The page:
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Re: Power Control Circuit Help
« Reply #10 on: July 06, 2007, 04:27:48 AM »
I did not know that Ironhead, thank you for informing me. My setup will be a two cell system. I am trying to design the circuit to control the pump and cell operation using 2 sensors that will also turn on a light when the water level in the cell gets low. I've got a lead of using an AND Gate and a NOR Gate, instead of the relays that I have in the drawing that was attached to an earlier post.

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Re: Power Control Circuit Help
« Reply #10 on: July 06, 2007, 04:27:48 AM »
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Offline kentoot

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Re: Power Control Circuit Help
« Reply #11 on: July 06, 2007, 06:17:51 AM »
Yes, you can use logic gates, such as AND and NOR gates, but only for the logic part. Those logic gate ICs can't drive your pump directly, you will still need a power component, like a power transistor or a relay or a MOSFET or a triac to drive your pump. As far as I know logic gate ICs alone won't do.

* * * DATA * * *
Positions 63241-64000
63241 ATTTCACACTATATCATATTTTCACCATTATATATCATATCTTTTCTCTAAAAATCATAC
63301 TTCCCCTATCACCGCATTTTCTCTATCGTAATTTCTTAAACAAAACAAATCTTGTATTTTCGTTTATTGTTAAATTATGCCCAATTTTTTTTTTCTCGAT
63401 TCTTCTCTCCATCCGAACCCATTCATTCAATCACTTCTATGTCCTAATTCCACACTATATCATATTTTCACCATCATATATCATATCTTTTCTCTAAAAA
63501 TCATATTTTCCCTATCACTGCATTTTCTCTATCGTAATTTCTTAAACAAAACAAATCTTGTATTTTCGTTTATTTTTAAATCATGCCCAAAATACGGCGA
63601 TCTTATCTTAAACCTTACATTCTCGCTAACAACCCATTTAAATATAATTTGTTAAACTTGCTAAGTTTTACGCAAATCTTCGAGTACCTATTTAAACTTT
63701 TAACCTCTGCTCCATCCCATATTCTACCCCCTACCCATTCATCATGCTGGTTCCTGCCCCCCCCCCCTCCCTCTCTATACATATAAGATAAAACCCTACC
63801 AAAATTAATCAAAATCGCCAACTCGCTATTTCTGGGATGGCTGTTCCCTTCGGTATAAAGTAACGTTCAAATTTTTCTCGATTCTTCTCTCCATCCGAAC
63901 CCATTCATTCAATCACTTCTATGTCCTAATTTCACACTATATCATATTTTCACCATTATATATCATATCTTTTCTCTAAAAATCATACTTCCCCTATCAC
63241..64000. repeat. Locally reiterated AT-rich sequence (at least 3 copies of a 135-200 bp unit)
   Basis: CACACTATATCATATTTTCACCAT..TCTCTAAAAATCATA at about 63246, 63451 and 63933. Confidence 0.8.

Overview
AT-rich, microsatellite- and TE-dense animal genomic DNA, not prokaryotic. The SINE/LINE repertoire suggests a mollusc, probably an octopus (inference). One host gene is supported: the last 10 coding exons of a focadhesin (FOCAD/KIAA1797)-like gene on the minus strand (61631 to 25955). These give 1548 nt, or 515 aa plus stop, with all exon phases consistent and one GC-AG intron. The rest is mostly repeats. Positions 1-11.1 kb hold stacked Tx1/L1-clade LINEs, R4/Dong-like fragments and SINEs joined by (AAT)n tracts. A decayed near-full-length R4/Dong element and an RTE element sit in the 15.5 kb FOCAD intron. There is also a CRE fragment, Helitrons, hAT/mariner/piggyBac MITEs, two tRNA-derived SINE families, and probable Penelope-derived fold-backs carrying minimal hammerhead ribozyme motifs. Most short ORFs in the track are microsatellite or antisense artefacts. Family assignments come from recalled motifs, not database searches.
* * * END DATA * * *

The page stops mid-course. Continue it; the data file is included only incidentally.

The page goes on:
Offline IronHead

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Re: Power Control Circuit Help
« Reply #12 on: July 06, 2007, 06:27:15 PM »
The water itself is electrically charged . All you really need to do is have the positive side of an LED wired to the water itself and the negative to ground  when the level gets low the light goes out. If you want this to control another device  use a relay.

Or you can do a constant flow close loop system , run pump constant . With 4 LEDs connected to the water levels, when number 2 or 3 goes out its time to fill the main tank.